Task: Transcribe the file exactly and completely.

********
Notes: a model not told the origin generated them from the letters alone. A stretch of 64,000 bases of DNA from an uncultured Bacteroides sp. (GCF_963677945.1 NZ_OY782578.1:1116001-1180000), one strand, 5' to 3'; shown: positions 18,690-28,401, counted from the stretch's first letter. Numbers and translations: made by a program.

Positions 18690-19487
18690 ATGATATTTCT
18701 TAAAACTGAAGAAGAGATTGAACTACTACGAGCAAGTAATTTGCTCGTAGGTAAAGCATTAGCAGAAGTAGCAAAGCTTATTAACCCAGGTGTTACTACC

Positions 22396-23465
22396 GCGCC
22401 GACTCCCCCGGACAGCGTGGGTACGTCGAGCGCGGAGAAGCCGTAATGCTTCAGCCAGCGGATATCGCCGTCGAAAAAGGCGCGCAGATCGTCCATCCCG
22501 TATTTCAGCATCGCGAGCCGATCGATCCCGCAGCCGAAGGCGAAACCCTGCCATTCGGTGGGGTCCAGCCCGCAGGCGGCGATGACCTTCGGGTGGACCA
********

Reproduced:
Notes: a model not told the origin generated them from the letters alone. A stretch of 64,000 bases of DNA from an uncultured Bacteroides sp. (GCF_963677945.1 NZ_OY782578.1:1116001-1180000), one strand, 5' to 3'; shown: positions 18,690-28,401, counted from the stretch's first letter. Numbers and translations: made by a program.

Positions 18690-19487
18690 ATGATATTTCT
18701 TAAAACTGAAGAAGAGATTGAACTACTACGAGCAAGTAATTTGCTCGTAGGTAAAGCATTAGCAGAAGTAGCAAAGCTTATTAACCCAGGTGTTACTACC

Positions 22396-23465
22396 GCGCC
22401 GACTCCCCCGGACAGCGTGGGTACGTCGAGCGCGGAGAAGCCGTAATGCTTCAGCCAGCGGATATCGCCGTCGAAAAAGGCGCGCAGATCGTCCATCCCG
22501 TATTTCAGCATCGCGAGCCGATCGATCCCGCAGCCGAAGGCGAAACCCTGCCATTCGGTGGGGTCCAGCCCGCAGGCGGCGATGACCTTCGGGTGGACCA